This diversify-and-rule investor strategy is enthusiastically pushed by progressives. They wish to transform the U.S. from a society governed by European-origin civic culture into an economic empire of jealous identity groups overseen by progressive hall monitors. For example, one of the New York Times‘ top editors, Jia Lynn Yang, views immigration as a way to discard Americans’ European-centric culture. She wrote in her 2020 pro-migration book, titled One Mighty and Irresistible Tide:

For those Americans who want ethnic pluralism to be a foundation value of their nation, there is unfinished work. The current generation of immigrants and children of immigrants — like those who came before us — must articulate a new vision for the current era, one that embraces rather than elides how far America has drifted from its European roots. If [immigrants] do not, their opponents can simply point out to the America of the last fifty years as a demographic aberration, and they would not be wrong.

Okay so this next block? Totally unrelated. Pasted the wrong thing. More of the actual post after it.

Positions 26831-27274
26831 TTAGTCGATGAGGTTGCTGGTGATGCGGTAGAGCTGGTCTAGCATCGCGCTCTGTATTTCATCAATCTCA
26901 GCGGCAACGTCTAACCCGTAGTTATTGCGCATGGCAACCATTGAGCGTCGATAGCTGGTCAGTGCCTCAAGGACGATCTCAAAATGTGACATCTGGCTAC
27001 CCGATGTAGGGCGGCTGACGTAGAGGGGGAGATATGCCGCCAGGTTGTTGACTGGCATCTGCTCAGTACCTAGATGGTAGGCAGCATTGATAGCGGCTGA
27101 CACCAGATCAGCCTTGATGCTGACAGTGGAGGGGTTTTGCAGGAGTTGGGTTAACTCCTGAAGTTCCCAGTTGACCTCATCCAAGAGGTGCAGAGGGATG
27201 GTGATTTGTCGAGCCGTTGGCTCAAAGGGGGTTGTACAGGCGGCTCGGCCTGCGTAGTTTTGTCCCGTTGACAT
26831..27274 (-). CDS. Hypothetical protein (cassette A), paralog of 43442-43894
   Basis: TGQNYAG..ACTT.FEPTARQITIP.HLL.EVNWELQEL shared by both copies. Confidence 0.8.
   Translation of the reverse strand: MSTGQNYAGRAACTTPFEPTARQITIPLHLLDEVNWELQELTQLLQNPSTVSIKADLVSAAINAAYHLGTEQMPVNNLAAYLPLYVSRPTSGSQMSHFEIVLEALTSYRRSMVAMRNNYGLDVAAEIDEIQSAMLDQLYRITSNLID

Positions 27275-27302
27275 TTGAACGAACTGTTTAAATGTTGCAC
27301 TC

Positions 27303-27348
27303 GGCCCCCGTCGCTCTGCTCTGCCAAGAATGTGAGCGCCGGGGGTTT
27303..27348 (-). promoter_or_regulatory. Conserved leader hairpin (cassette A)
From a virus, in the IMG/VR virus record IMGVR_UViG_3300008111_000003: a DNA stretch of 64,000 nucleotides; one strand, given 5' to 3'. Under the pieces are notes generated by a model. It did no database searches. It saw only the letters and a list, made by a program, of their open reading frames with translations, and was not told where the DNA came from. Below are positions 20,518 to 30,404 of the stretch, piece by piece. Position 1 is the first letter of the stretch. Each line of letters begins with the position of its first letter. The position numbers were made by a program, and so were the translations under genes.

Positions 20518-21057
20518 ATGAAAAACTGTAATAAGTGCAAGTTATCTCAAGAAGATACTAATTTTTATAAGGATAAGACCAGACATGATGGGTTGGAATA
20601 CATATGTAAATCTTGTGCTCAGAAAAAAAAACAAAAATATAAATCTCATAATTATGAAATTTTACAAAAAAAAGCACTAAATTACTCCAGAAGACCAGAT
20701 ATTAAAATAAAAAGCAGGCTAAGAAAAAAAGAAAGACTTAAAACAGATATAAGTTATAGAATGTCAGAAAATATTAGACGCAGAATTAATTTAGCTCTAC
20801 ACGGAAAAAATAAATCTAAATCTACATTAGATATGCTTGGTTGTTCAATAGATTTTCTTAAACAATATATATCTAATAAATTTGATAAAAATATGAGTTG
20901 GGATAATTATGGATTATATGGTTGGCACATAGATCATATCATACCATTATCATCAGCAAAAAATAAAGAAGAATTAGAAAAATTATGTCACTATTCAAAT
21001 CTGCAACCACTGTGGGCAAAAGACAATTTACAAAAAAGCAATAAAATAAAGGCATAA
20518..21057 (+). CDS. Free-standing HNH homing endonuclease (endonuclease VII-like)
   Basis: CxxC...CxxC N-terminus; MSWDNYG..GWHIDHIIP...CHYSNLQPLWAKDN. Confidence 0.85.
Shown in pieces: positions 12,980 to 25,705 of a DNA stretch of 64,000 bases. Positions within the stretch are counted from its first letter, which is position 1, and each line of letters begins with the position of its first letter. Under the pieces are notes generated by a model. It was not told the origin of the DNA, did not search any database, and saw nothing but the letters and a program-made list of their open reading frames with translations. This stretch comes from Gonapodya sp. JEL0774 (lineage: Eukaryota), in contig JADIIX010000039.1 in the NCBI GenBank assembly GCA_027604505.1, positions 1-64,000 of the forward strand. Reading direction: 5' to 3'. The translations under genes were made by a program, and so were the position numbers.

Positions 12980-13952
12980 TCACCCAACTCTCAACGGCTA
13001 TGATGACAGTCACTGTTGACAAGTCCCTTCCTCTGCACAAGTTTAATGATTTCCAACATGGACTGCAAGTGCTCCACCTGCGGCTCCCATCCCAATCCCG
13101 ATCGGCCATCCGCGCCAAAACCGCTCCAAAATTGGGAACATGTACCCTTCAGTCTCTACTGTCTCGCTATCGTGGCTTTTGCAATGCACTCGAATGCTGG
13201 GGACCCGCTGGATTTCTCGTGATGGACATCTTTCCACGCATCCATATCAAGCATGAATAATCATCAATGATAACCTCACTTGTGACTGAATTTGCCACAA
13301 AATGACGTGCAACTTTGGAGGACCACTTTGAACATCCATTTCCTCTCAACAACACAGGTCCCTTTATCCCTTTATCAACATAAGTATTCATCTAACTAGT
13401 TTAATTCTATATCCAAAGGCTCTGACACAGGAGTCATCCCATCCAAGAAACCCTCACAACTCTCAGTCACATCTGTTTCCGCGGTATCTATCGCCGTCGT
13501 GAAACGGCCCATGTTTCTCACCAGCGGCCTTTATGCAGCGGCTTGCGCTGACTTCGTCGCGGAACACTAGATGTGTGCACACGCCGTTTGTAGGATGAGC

But the progressive-backed, colonialism-like migration policy kills many migrants. It exploits the poverty of migrants and splits foreign families as it extracts human resources from poor home countries to serve wealthy U.S. investors.

Progressives hide this Extraction Migration economic policy behind a wide variety of noble-sounding explanations and theatrical border security programs. Progressives claim the U.S. is a “Nation of Immigrants,” that economic migrants are political victims, that migration helps migrants more than Americans, and that the state must renew itself by replacing populations.

Similarly, establishment Republicans, businesses, and GOP donors hide the pocketbook impact. They prefer to divert voters’ attention toward border chaos, welfare spending, terror-linked migrants, migrant crime, and drug smuggling.

Many polls show the public wants to welcome some immigration. But the polls also show deep and broad public opposition to labor migration and to the inflow of temporary contract workers into the jobs needed by the families of blue-collar and white-collar Americans.

This “Third Rail” opposition is growinganti-establishment, multiracial, cross-sex, non-racist, class-based, bipartisan,   rational, persistent, and recognizes the solidarity that American citizens owe to one another.